Part 1 Summary
The Friends describes a transitional period in the life of Phyllisia Cathay as she learns about herself, as well as the responsibilities involved in both family life and friendship. As the novel opens, Phyllisia, the first-person narrator, is sitting in her classroom contemplating her dislike for Edith Jackson, a poorly dressed classmate who is determined to become her friend. When Edith enters the room, typically late, she is mocked by Miss Lass, the teacher. Edith simply disregards the snub, trying instead to speak to Phyllisia, who ignores her.
Phyllisia, who has recently moved from the West Indies to Harlem, feels lost and unhappy. The other children constantly mock her and call her names. They dislike her accent, her intelligence, and her willingness to respond in class. Their hostility culminates in a fight between Phyllisia and Beulah, a much larger and tougher classmate. Phyllisia astonishes everyone (including herself) by butting Beulah with her head, which enables her to escape. Running home, she feels even more alone since no one, child or adult, had tried to help her. She contrasts this with her previous life on the island where "everybody cared about everything.'' When her mother, Ramona, questions Phyllisia about her disheveled appearance, she learns that both Phyllisia and her sister, Ruby, have had problems at school because they are seen as outsiders.
That evening, Calvin Cathay, Phyllisia's father, brings two strangers home, Cousin Frank and Mr. Charles. Introducing the men to his family, he hugs Phyllisia, then heartlessly dismisses her as ugly. This makes Phyllisia feel even more isolated, the ugly duckling in a handsome family.
The next day, when Phyllisia walks into the classroom the students boo her, while Beulah enters to cheers. Miss Lass refuses any assistance; Edith, however, warns that no one should pick on her best friend, Phyllisia. Astonishingly, Phyllisia feels the hostility of the students dissipate. Initially, she is grateful, but this soon turns to anger because she doesn't want to be linked in any way to this dirty and disheveled girl.
Although Phyllisia had been looking forward to warmer weather, the summer bring several disturbances. Gradually, Phyllisia becomes aware that her mother is very ill. As the heat mounts, tension in the neighborhood escalates and the newspapers predict a "long, hot summer'' where the cities will explode in riots. Even in the classroom, the heat affects everyone. Miss Lass eventually explodes into a virulent racist attack on her students, driving Phyllisia from the room. Edith follows her and the two girls explore New York City. For the first time, Phyllisia enjoys Edith's company. However, when she witnesses Edith stealing, it brings back her dislike. When they return to Harlem, Phyllisia is determined to abandon Edith and find her own way home, in spite of the fact that Edith has warned her that there will be trouble soon. Just as Phyllisia turns to escape, the police charge the crowd. Edith again saves Phyllisia, pulling her out of the melee. As the two girls flee, Phyllisia glances back and sees Calvin struggling with a mounted policeman.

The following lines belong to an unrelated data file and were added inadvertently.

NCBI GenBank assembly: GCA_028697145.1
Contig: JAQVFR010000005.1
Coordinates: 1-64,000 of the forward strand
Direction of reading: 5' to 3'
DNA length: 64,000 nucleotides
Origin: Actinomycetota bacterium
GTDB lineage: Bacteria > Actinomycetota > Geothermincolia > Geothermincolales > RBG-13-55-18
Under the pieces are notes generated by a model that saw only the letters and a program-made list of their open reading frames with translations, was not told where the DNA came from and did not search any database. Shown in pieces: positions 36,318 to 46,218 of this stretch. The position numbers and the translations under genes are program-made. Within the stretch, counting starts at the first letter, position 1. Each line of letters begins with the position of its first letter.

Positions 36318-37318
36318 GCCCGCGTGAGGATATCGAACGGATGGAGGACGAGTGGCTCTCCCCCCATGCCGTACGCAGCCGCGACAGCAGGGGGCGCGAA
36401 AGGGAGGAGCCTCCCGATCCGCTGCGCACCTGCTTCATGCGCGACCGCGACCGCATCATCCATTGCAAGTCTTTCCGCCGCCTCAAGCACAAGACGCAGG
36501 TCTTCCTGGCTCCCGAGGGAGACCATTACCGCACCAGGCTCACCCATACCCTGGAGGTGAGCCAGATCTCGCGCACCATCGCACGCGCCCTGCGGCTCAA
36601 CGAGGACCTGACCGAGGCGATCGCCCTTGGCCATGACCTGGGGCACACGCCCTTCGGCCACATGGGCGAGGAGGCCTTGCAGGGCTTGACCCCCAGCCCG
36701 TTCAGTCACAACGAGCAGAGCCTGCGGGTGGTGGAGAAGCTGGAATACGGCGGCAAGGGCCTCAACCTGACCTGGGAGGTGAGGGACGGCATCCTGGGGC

The girls run to Edith's apartment where Phyllisia meets the Jackson family. Phyllisia notices that Edith suddenly seems older under the weight of the responsibly of caring for her four younger sisters. When she returns home, Calvin is angry with her, not for being in the riot but for associating with Edith. He warns her never to socialize with any "ragamuffins" again.
Part 2 Summary
The section opens in Central Park where Phyllisia is picnicking with Edith and her sisters. Although she knows it is cruel, Phyllisia is bragging about the elegant new clothes that she'll be wearing to high school. Edith shifts the subject, asking about Phyllisia's mother and criticizing Calvin for not treating Phyllisia fairly. When they are about to leave, Edith picks some flowers for Phyllisia's mother. Ramona, who is delighted to learn that her daughter has a...
(The entire section is 1,356 words.)